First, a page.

When men “date”, the Apex Fallacy may be a reason for many of us to expect more “looks” than average. If men expect, on average, better “looks” than women have, on average—most men will be disappointed relative to their mistaken expectations. This disappointment, combined with growing awareness of men’s disadvantages in divorce law4, has led many men to avoid marriage; i have heard this especially from men in their 20s.

Marriage and “supporting a family” are major incentives for men to work longer hours and take less appealing jobs, than they would need to support themselves. When i read or hear that young men today don’t have a good work ethic, i ask myself, “Is what work ethic they have, good enough to earn the subsistence they need as single men?” If it is, then a combination of Feminist lobbying success and the Apex Fallacy, by convincing young men that marriage is too risky or not worthwhile, is very plausibly the immediate cause of that decline in diligence. Ordinary workers of both sexes, can’t be expected to think, or be motivated, in societal or macro-economic terms.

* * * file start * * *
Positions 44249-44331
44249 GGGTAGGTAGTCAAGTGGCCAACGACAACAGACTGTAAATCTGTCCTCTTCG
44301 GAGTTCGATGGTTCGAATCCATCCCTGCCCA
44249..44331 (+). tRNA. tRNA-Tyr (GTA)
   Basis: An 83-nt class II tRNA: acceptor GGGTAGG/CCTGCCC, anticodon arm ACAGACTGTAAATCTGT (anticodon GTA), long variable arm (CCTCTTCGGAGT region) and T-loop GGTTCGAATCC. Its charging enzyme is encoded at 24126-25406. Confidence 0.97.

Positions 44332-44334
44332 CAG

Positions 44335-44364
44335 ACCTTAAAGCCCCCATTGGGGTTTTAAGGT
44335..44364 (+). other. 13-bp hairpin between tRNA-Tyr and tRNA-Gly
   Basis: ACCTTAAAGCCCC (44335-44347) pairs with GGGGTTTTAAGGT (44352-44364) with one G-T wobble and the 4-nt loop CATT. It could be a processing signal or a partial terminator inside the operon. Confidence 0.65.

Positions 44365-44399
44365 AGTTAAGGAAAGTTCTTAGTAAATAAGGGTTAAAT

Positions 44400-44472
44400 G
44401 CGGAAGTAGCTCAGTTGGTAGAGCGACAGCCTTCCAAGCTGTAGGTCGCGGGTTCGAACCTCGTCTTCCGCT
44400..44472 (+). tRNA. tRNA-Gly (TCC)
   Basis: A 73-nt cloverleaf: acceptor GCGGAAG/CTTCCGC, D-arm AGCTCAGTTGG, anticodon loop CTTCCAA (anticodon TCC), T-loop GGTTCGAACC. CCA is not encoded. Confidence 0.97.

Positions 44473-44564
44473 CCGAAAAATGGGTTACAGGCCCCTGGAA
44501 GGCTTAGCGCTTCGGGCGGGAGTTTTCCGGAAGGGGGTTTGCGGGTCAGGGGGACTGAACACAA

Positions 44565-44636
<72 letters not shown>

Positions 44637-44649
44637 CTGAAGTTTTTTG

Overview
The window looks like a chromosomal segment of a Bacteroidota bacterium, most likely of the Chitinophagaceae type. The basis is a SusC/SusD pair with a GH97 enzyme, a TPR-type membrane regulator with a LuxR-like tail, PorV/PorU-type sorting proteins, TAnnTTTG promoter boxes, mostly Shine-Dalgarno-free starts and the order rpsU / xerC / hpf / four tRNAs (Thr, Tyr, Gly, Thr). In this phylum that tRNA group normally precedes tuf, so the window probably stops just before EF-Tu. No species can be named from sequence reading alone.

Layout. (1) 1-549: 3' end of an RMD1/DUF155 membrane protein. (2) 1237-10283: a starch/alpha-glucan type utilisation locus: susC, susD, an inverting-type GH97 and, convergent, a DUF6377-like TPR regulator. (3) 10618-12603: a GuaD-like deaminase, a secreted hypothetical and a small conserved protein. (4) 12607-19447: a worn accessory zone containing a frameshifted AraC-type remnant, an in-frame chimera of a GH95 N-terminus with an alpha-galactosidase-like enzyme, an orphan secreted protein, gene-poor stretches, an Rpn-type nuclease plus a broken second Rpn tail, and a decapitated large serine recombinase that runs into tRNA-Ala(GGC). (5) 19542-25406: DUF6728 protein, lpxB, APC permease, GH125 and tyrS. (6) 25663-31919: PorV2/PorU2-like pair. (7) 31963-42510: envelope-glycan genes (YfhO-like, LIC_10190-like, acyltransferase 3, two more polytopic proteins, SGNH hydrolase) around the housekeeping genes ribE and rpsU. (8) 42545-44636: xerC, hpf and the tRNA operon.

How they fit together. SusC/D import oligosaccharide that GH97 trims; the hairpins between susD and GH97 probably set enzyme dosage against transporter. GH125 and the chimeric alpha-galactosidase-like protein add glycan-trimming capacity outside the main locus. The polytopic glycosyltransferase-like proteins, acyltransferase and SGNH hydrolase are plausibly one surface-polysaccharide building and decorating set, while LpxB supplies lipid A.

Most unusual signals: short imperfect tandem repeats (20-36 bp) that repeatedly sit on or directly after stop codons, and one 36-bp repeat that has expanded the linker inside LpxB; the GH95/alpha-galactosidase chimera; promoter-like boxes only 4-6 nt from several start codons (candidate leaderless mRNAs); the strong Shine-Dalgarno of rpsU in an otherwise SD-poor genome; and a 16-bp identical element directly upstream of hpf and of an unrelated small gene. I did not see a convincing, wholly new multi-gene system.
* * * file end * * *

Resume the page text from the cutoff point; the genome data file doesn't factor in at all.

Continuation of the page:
.. which may be why the two most recent mentions of the Apex Fallacy i found via a search engine, by “Kid Strangelove” in 2014 and Rollo Tomassi in 2015, were both about how to look and act Alpha [elite] and succeed at dating. There will be readers for their advice, and some of those readers will benefit5; but the importance of the fallacy as a basis for misandry, surely, is much more important. It may be a good thing if a few more men who want to, can succeed with the hypergamous women who insist on “Alphas” (and outnumber them); but it is much more important that men overall, who are not privileged, get treated accordingly—that if there be “Affirmative Action” programs they favour men in fields where women are already more numerous, help boys in schools where girls are already doing better, etc.